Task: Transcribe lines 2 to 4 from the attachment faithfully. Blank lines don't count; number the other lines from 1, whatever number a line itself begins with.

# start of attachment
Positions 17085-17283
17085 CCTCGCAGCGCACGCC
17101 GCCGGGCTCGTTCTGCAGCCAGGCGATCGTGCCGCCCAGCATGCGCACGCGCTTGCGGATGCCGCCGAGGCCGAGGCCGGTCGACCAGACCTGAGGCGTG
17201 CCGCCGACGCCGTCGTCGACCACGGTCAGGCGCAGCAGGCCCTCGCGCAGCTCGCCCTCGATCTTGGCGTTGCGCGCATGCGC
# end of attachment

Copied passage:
17085 CCTCGCAGCGCACGCC
17101 GCCGGGCTCGTTCTGCAGCCAGGCGATCGTGCCGCCCAGCATGCGCACGCGCTTGCGGATGCCGCCGAGGCCGAGGCCGGTCGACCAGACCTGAGGCGTG
17201 CCGCCGACGCCGTCGTCGACCACGGTCAGGCGCAGCAGGCCCTCGCGCAGCTCGCCCTCGATCTTGGCGTTGCGCGCATGCGC